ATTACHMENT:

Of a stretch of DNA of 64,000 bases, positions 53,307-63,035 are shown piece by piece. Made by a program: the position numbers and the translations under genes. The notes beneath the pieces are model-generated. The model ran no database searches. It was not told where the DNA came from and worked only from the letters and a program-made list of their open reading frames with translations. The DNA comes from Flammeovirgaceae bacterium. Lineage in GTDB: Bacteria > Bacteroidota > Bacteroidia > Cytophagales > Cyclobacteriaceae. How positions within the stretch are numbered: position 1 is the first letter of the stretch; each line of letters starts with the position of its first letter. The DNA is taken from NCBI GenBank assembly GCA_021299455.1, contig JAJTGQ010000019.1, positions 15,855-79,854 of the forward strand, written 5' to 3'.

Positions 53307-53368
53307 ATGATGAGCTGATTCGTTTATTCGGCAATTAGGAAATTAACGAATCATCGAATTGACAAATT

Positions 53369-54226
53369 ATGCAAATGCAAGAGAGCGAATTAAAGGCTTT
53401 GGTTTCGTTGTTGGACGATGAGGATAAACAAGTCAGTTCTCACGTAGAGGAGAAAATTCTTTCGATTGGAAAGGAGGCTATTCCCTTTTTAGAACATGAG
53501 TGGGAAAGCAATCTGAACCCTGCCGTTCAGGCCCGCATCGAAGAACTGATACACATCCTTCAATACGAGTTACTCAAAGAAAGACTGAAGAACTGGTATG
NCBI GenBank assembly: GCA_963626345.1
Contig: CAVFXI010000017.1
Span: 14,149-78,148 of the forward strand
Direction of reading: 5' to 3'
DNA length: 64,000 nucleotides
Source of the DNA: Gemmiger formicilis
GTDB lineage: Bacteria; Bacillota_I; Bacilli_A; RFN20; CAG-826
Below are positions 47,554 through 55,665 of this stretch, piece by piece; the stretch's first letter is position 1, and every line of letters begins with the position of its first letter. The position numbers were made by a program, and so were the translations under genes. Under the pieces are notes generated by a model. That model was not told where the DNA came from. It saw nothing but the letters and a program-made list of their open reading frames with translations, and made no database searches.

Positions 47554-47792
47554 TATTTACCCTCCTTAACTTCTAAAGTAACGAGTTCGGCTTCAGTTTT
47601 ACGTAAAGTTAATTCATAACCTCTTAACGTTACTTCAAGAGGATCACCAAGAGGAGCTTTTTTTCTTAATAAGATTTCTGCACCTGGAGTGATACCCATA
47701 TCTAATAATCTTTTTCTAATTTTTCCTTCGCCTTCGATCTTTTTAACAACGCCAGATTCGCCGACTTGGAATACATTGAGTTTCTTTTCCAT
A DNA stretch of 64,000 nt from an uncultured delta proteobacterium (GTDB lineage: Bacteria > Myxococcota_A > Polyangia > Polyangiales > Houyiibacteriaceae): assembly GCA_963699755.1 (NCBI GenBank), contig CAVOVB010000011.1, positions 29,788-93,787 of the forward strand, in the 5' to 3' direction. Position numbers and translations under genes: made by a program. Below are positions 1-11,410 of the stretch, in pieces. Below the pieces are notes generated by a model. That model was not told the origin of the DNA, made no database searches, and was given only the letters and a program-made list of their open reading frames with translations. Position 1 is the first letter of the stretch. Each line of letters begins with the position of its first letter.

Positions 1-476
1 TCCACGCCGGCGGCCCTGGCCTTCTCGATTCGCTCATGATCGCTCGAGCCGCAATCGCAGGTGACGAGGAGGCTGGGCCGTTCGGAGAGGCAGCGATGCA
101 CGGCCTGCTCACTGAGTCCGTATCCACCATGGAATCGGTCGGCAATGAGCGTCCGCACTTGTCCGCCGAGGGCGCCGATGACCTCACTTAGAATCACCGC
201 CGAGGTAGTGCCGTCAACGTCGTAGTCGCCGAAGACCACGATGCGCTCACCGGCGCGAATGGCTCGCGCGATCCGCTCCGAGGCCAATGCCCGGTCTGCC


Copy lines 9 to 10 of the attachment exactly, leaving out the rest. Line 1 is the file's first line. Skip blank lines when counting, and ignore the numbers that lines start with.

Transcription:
Contig: CAVFXI010000017.1
Span: 14,149-78,148 of the forward strand